On blind faith
Christopher Damian | Thursday, February 12, 2015
Ignorant people take things by blind faith. At least, this is the belief of our age, the age which calls itself the “enlightened age.” In an age of technological progress and scientific advancement, the obvious thing to do with “blind faith” is to reject it as a feature of darker times, of primitive man or of tyrannical religion. That being said, I’ve found that Catholicism does involve quite a bit of “blind following.” Catholics are, for the most part “blind followers,” who take up doctrines that they don’t understand and accept them blindly. Catholics, in other words, are just like everyone else.
Most (probably all) people live and breathe and act and argue out of a set of assumptions that they neither fully understand nor fully choose. They take up what has been given them by their parents, their teachers, their professors, their legislators, their priests and pastors, their dieticians and doctors, their newspapers and newscasters, their bosses and bankers. They live by the words and ideas that are given to them throughout the day. They usually care little that there are teachers who have cheated, professors who have been mistaken, legislators who have loved injustice, religious leaders who have been hypocrites, health professionals who have been obese, newsmen who have misquoted, researchers who have misreported, bosses who have mismanaged and bankers who have stolen. Most people simply assume that various authorities are what they claim they are. They do not take up the task of examining everything that is said and suggested.
To desire to prove (and to feel the need to prove) every doctrine by which one is supposed to live one’s life is an impossible desire for a human being. We have neither the time nor the resources to examine the truth-value of every statement and belief. So we simply take up what is given us from those whom we have come to trust. Some do this more happily than others, and often the happiness of each is in proportion to the trust of each.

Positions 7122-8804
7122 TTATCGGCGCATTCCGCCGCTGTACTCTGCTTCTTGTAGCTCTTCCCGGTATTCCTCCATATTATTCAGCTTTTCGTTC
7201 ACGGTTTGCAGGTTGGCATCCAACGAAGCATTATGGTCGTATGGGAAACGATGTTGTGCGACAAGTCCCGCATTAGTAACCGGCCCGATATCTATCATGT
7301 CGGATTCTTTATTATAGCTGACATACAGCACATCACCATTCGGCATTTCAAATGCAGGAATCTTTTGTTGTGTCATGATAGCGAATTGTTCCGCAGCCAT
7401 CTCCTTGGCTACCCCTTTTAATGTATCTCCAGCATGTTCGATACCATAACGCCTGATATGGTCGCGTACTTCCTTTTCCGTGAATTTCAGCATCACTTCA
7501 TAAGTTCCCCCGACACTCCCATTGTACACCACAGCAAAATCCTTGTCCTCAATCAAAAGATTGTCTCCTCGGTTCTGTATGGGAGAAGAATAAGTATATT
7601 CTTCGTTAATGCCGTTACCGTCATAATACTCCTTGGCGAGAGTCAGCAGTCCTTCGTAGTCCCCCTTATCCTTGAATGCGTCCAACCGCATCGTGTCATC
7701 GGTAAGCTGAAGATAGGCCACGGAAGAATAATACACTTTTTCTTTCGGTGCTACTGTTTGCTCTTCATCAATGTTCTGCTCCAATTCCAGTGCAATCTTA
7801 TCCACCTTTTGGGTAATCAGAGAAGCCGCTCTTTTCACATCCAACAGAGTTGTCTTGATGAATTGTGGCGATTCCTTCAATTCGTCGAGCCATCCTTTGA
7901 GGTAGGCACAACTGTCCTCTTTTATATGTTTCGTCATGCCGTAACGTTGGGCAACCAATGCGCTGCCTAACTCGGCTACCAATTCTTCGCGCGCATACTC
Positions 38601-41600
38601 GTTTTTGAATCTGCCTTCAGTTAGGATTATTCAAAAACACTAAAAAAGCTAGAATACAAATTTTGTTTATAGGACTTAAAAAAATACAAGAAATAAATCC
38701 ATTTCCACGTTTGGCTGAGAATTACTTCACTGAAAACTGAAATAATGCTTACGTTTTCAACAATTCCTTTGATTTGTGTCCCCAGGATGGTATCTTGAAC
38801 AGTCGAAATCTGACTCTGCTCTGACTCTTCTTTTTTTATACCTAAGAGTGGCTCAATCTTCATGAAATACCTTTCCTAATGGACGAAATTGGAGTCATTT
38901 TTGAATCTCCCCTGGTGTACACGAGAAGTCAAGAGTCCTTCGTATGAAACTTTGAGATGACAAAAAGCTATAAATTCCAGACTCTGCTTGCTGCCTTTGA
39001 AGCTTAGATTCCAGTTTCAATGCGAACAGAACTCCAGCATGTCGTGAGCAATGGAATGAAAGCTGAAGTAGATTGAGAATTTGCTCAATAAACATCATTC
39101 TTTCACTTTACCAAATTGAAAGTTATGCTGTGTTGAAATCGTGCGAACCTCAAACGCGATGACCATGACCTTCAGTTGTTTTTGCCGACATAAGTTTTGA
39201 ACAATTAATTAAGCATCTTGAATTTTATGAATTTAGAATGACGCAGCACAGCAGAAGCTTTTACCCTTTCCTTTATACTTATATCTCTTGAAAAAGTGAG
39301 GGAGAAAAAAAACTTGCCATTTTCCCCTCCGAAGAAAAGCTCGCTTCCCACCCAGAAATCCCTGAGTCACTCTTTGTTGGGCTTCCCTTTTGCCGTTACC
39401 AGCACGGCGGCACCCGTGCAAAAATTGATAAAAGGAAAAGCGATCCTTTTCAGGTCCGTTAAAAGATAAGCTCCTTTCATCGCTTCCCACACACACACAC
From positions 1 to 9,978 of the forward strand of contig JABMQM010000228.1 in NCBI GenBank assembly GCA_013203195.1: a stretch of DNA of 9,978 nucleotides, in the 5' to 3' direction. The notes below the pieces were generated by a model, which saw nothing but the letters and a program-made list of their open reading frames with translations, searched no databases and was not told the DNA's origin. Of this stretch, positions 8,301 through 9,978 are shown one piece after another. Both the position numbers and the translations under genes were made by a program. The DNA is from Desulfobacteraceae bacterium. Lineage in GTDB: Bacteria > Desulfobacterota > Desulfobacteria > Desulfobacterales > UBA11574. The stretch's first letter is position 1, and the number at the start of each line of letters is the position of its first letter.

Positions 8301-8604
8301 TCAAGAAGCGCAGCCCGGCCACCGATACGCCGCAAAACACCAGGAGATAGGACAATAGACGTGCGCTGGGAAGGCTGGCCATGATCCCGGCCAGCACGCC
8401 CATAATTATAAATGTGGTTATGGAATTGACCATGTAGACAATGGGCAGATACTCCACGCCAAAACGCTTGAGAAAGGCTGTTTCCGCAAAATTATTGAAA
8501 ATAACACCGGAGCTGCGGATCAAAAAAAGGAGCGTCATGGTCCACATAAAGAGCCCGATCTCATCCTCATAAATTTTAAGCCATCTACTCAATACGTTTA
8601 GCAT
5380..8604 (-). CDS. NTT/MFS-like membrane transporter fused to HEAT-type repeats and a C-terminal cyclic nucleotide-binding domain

The biggest question is: from whence do we take our assumptions? Wherein lies an authority with the right assumptions?
This doesn’t mean that these assumptions can’t or shouldn’t be explained or grappled with or debated against, but it does mean that for most of our lives, whether we consider ourselves religious or not, we live by a kind of blind trust. The question is what we put our trust in. In a certain sense, the secular left is just as much a religion as the religious right, though neither of these are Catholicism. None of these religions ask that we have a full understanding of their doctrines, and they certainly don’t require active and constant thought on the part of believers, if by “active and constant thought” is meant active and constant comprehension and scrutiny. This requirement would be quite unfair to most ordinary people, who simply don’t have time for it.
I once found it surprising that Notre Dame students, in particular, feel that part of being a “good Catholic” is spending a good amount of time questioning the truth of Catholicism. It seems to me to be a rather aristocratic view, a view of those who have been given ample leisure time but who are out of touch with the ordinary lives of ordinary people. Ordinary people must live by faith, because they have families to take care of and bills to pay. Certainly Catholicism encourages individual thought, but it doesn’t insist upon it. It wouldn’t want to place unfair burdens on people who don’t have the scholarships or the trust funds to spend hours and days reading and reflecting.
But even the educated live by a blind trust and obedience. Man is only educated by trust, whether this trust reside in Scripture or a priest or the catechism or a biology textbook or a history professor or the American Psychological Association. We have no proof of our parentage, but most have little (if any) suspicion of our biological origins. We simply live as though our parents are our parents, simply because our parents told us so.
To live by proof is not to live at all. To live is to live by trust.
We live in proportion to our trust. We believe in proportion to our trust. Lack of trust always tends to a lack of belief, for lack of trust is little more than unbelief. This is why lack of religion always tends to skepticism. So the question for a man who wishes to live and to believe is: Wherein do we place our trust?
The views expressed in this column are those of the author and not necessarily those of The Observer.